The uproar generated by (in this case) the right-wing media can also be aptly summed up by another work presented in the exhibition, a video by the duo Claire Fontaine A fire is a fire is not a fire, which shows a picture cut out of a newspaper of a car burning during the riots in Paris in 2005. The shallow media message is always that the radical gestures of opposition to the daily oppression of the state, capital, or society are considered as an unacceptable violence. At the same time, the actual, systemic causes are not questioned, implicitly recognizing them as neutral “normality.” We know this mechanism – after all, commentators on the “controversial” work of Karol Radziszewski see the situation in a similar way. This vulgar reaction to violence (even a purely symbolic one, limited to a room in a gallery veiled by a curtain) is for them an unacceptable example of social (in this case, artistic) degeneration. However, it is “normality”, of which they are zealous advocates, that systemically builds a climate of hatred, incites and triggers real violence, which – as we saw two years ago, but also now witness much more often – is bubbling just under the surface and it does not take much for it to spill over. This cauldron could cool, but there are too many people invested in its constant scorching.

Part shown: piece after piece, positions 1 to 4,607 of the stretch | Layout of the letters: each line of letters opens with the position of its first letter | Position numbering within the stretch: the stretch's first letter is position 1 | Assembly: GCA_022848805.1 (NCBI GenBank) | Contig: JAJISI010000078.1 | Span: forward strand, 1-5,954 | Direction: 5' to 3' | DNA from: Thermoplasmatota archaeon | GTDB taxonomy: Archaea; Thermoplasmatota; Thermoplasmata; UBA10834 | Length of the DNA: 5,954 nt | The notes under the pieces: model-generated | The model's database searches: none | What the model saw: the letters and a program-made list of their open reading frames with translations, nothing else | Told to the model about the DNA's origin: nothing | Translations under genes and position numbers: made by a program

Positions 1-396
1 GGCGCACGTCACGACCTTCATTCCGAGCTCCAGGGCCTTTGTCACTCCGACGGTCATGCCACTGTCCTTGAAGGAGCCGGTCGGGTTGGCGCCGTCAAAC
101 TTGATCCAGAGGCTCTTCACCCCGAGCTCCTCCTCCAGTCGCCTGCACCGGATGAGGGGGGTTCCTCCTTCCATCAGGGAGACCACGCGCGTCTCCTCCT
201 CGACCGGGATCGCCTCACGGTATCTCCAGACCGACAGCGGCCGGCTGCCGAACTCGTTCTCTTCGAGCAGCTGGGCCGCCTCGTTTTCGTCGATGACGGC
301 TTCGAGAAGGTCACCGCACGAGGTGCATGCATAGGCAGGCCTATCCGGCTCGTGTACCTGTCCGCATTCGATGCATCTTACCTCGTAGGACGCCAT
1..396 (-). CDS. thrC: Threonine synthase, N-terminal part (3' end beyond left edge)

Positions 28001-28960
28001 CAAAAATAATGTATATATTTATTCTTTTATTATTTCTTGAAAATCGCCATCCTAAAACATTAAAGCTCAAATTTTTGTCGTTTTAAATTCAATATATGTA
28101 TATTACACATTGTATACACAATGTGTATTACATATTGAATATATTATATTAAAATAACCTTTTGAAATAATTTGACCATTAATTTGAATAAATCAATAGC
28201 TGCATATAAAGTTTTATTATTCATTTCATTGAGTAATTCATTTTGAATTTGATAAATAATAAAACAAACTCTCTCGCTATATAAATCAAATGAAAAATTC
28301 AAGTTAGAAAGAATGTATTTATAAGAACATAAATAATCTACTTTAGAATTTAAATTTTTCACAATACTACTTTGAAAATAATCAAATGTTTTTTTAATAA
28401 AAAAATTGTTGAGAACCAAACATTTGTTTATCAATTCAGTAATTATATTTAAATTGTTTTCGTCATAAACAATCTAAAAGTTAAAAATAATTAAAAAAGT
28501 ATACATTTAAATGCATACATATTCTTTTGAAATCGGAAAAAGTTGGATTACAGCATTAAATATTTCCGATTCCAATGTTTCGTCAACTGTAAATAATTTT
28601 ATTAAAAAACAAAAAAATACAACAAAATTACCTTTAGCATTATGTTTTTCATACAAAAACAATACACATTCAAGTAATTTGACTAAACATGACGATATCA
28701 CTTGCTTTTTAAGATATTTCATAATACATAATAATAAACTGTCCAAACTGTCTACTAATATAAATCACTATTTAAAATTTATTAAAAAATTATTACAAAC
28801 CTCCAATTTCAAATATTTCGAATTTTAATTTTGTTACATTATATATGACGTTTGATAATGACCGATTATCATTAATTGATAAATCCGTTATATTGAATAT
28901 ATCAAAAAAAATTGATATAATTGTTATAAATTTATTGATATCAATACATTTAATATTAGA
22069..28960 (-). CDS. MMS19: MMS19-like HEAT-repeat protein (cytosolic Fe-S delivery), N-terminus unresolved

Putting this specific case aside for a moment, all media and state (as in the case of the prosecutor’s accusations) attacks on cultural institutions over the course of recent months and years are dangerous for yet another reason. We can clearly see today, especially in the younger generation of artists and cultural workers, a desire to increase the degree of democratization and social sensitivity of institutions, be they public or private. The situation we are facing today, as an artistic community, pushes back the perspective of an open, matter-of-fact discussion on this subject for years to come, if not forever. Today, we have to defend fundamental values, such as freedom of expression, once again. And so I will end with a question: can we move forward when we need to stand our ground?